Regular almond consumption has been shown to improve body weight management, lipid profile and blood glucose control. We hypothesized that almond consumption would alter fecal microbiota composition, including increased abundance and activity of potentially beneficial bacterial taxa in adults who are overweight and obese with elevated fasting blood glucose. A total of 69 adults who were overweight or obese with an elevated plasma glucose (age: 60.8 ± 7.4, BMI ≥27 kg/m2, fasting plasma glucose ≥5.6 to <7.0 mmol/L) were randomized to daily consumption of either 2 servings of almonds (AS:56 g/day) or an isocaloric, high carbohydrate biscuit snack for 8 weeks. AS but not biscuit snack experienced significant changes in microbiota composition (P= .011) and increases in bacterial richness, evenness, and diversity (P< .01). Increases in both the relative and absolute abundance of operational taxonomic units in the Ruminococcaceae family, including Ruminiclostridium (false discovery rate P = .002), Ruminococcaceae NK4A214 (P = .002) and Ruminococcaceae UCG-003 (P = .002) were the principal drivers of microbiota-level changes. No changes in fecal short chain fatty acid levels, or in the carriage of the gene encoding butyryl-CoA:acetate CoA-transferase (an enzyme involved in butyrate synthesis) occurred. Almond consumption was not associated with reduced gut permeability, but fecal pH (P= .0006) and moisture content (P = .027) decreased significantly in AS when compared to BS. Regular almond consumption increased the abundance of potentially beneficial ruminococci in the fecal microbiota in individuals with elevated blood glucose. However, fecal short-chain fatty acid levels remained unaltered and the capacity for such microbiological effects to precipitate host benefit is not known.

Neural correlates of future weight loss reveal a possible role for brain-gastric interactions.

Levakov G, Kaplan A, Yaskolka Meir A, Rinott E, Tsaban G, Zelicha H, Meiran N, Shelef I, Shai I, Avidan G., 2021. Neural correlates of future weight loss reveal a possible role for brain-gastric interactions. Neuroimage. 224:117403. doi: 10.1016/j.neuroimage.2020.117403.

Lifestyle dietary interventions are an essential practice in treating obesity, hence neural factors that may assist in predicting individual treatment success are of great significance. Here, in a prospective, open-label, three arms study, we examined the correlation between brain resting-state functional connectivity measured at baseline and weight loss following 6 months of lifestyle intervention in 92 overweight participants. We report a robust subnetwork composed mainly of sensory and motor cortical regions, whose edges correlated with future weight loss. This effect was found regardless of intervention group. Importantly, this main finding was further corroborated using a stringent connectivity-based prediction model assessed with cross-validation thus attesting to its robustness. The engagement of senso-motor regions in this subnetwork is consistent with the over-sensitivity to food cues theory of weight regulation. Finally, we tested an additional hypothesis regarding the role of brain-gastric interaction in this subnetwork, considering recent findings of a cortical network synchronized with gastric activity. Accordingly, we found a significant spatial overlap with the subnetwork reported in the present study. Moreover, power in the gastric basal electric frequency within our reported subnetwork negatively correlated with future weight loss. This finding was specific to the weight loss related subnetwork and to the gastric basal frequency. These findings should be further corroborated by combining direct recordings of gastric activity in future studies. Taken together, these intriguing results may have important implications for our understanding of the etiology of obesity and the mechanism of response to dietary intervention.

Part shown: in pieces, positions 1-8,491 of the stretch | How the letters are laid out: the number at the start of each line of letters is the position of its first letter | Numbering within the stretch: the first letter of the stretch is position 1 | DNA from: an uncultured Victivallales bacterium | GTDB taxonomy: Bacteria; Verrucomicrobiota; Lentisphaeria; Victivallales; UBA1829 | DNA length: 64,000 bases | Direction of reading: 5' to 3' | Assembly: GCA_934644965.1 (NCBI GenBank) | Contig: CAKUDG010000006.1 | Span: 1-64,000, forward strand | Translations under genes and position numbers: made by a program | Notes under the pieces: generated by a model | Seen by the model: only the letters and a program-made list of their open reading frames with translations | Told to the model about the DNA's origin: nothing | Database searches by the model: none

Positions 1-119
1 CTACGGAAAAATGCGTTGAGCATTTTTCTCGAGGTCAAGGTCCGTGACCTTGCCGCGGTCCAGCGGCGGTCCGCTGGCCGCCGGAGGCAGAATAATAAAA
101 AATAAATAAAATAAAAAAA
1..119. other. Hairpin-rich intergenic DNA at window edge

Effect of green-Mediterranean diet on intrahepatic fat: the DIRECT PLUS randomised controlled trial.

Yaskolka M.A., E. Rinott, G. Tsaban, H. Zelicha, A. Kaplan, P. Rosen, I. Shelef, I. Youngster, A. Shalev, M. Blüher, U. Ceglarek, M. Stumvoll, K. Tuohy, C. Diotallevi, U. Vrhovsek, F. Hu, M. Stampfer, I. Shai, 2021. Effect of green-Mediterranean diet on intrahepatic fat: the DIRECT PLUS randomised controlled trial. Gut. 0:1–11. doi:10.1136/gutjnl-2020-323106.